Posts Tagged ‘wrestling’

My return to THATV, and girls and guys wrestling

Ethan and I have been busy with other writing jobs recently, but I’m trying to get back on the THATV horse, starting by posting my assignments for my sports and culture class on this blog.  Enjoy, and let me know your thoughts on my weekly take in the sports culture world:

 

Joel Northrup, 16, forfeited in the first round of the Iowa state high school wrestling tournament.  His opponent was not some behemoth with lies on his birth certificate prepared to beat the crap out of him.  She was a 14-year-old girl named Cassy Herkelman.

 

Northrup has taken fire from critics (including Rick Reilly) and received a great deal of publicity for his default.  Was his decision an affront to women?

 

No.

 

Women should have every opportunity men do, whether in the workplace, classroom or locker room.  But women and men are undeniably different.  Wrestling is a physical contact sport that could be described as fighting.

 

Most self-respecting young men are taught by their parents not too fight, but all little boys are taught not to lay an unkind hand on a female from the time they leave the womb.  Whether the reasons are religious (as Northrup said), moral or just plain discomfort, boys and girls should not be in a situation where fighting one another is necessary.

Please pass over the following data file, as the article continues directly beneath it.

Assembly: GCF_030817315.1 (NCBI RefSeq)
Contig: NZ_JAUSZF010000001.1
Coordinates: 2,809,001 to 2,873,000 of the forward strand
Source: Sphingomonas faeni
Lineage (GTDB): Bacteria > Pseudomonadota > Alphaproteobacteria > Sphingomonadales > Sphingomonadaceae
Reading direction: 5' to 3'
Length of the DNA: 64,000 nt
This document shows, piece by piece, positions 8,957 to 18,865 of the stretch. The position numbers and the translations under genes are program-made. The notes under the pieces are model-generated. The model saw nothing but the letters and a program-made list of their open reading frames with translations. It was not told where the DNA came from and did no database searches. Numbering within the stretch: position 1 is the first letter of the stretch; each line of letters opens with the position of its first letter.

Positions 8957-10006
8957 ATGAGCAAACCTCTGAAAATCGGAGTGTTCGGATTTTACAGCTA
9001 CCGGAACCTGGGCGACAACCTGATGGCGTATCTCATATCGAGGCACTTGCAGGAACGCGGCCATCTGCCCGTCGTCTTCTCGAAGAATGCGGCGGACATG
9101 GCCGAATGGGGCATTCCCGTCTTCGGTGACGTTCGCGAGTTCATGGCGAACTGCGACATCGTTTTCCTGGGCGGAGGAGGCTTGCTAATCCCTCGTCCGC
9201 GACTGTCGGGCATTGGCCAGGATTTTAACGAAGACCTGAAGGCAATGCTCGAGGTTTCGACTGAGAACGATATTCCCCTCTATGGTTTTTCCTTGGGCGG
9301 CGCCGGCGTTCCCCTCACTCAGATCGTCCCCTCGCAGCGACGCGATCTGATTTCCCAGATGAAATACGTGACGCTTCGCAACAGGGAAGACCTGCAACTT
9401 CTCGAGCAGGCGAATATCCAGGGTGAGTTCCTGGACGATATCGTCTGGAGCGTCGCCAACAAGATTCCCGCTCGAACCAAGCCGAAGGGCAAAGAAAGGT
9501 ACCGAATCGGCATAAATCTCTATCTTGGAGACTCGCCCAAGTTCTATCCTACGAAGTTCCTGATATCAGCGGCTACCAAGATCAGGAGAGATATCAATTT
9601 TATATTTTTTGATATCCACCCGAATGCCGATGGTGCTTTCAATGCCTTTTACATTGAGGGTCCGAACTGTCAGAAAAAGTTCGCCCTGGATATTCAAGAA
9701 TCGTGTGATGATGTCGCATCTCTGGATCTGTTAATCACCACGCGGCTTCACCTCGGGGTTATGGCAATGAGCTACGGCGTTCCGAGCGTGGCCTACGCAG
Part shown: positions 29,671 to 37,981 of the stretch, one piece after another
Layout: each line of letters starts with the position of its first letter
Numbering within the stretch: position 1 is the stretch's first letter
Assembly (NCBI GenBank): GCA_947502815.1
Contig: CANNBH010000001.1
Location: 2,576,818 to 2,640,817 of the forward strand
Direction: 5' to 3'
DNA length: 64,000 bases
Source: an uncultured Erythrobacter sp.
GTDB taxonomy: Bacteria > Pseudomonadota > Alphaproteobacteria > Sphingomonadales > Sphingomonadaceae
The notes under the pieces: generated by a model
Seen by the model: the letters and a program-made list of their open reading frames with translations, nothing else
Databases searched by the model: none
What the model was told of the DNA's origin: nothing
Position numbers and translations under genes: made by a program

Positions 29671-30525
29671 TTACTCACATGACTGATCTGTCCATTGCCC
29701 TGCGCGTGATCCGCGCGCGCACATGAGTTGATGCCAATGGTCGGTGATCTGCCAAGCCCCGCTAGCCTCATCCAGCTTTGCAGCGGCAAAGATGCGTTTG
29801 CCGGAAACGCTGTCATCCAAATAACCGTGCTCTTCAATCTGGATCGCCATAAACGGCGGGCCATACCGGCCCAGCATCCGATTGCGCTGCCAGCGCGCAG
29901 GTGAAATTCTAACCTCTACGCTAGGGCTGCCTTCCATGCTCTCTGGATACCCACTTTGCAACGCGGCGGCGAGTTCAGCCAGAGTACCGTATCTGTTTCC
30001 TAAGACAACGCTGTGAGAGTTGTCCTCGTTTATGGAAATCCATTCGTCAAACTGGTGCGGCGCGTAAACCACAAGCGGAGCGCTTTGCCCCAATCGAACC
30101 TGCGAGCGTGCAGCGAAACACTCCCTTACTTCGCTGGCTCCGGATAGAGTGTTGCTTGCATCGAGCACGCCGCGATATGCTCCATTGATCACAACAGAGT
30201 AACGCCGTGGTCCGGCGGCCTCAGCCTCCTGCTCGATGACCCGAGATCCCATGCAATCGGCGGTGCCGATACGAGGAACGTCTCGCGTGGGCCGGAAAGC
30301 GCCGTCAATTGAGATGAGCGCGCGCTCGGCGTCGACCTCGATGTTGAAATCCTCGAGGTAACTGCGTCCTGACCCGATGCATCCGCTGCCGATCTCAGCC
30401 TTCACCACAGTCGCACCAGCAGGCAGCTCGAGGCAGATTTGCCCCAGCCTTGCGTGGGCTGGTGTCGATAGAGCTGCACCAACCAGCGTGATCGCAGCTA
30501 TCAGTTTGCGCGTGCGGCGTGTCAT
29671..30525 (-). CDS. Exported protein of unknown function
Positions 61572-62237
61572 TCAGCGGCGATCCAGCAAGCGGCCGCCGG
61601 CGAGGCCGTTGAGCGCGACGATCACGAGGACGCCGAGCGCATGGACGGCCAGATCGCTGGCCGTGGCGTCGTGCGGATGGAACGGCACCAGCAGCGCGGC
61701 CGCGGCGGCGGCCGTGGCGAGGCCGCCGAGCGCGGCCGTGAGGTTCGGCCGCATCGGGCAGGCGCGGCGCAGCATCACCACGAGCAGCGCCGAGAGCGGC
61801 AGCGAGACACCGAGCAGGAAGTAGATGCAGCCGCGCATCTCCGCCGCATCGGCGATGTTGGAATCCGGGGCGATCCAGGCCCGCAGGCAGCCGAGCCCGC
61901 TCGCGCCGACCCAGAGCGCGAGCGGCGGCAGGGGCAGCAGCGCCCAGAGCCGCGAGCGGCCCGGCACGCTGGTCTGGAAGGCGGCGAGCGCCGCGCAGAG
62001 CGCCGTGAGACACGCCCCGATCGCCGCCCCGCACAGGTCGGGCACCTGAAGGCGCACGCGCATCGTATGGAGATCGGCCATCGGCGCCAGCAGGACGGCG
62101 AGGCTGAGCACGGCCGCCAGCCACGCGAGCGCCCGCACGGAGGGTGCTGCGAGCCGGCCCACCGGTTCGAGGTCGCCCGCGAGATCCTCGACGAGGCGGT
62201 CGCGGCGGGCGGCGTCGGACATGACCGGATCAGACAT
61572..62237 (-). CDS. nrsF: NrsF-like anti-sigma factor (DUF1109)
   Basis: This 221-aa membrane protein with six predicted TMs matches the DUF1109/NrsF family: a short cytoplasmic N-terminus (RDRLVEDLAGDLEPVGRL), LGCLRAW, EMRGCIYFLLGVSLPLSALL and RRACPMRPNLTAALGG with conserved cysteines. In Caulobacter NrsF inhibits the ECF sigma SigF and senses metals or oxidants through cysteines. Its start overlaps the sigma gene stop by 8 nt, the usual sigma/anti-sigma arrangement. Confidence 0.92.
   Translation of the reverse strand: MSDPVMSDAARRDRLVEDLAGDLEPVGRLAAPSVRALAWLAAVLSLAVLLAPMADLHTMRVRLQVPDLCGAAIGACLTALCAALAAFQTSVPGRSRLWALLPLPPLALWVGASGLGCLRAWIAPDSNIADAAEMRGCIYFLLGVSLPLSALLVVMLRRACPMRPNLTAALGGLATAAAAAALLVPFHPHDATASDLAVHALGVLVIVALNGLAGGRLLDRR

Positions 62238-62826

To solve the problem, women should have their own wrestling tournament.  There is boys’ basketball and there is girls’ basketball, there is baseball and there is softball, there is mens’ tennis and there is womens’ tennis.  Separation of men and women in sporting environments is a logical decision, especially in a sport as physical as wrestling—where many of the moves can put opponents in compromising positions.  So why not mens’ wrestling and womens’ wrestling?

 

Women can do any job men can do.  But it is obvious there are physical differences that make it appropriate to separate men and women in sporting arenas.  And that is not to say that Herkelman would have lost.  Without a doubt, she is a remarkable athlete who beat boys for much of the year.  But in the long run, a girl could get hurt wrestling a guy.  And when she does, let the firestorm begin.  Friends, classmates and parents alike would pillory the poor guy who beat her.

 

Wrestling should separate boys and girls just like almost any other sport.  Otherwise, the outcome of the fight will always end in a loss for the boy, even if he is the one raising his arm at the end.

 

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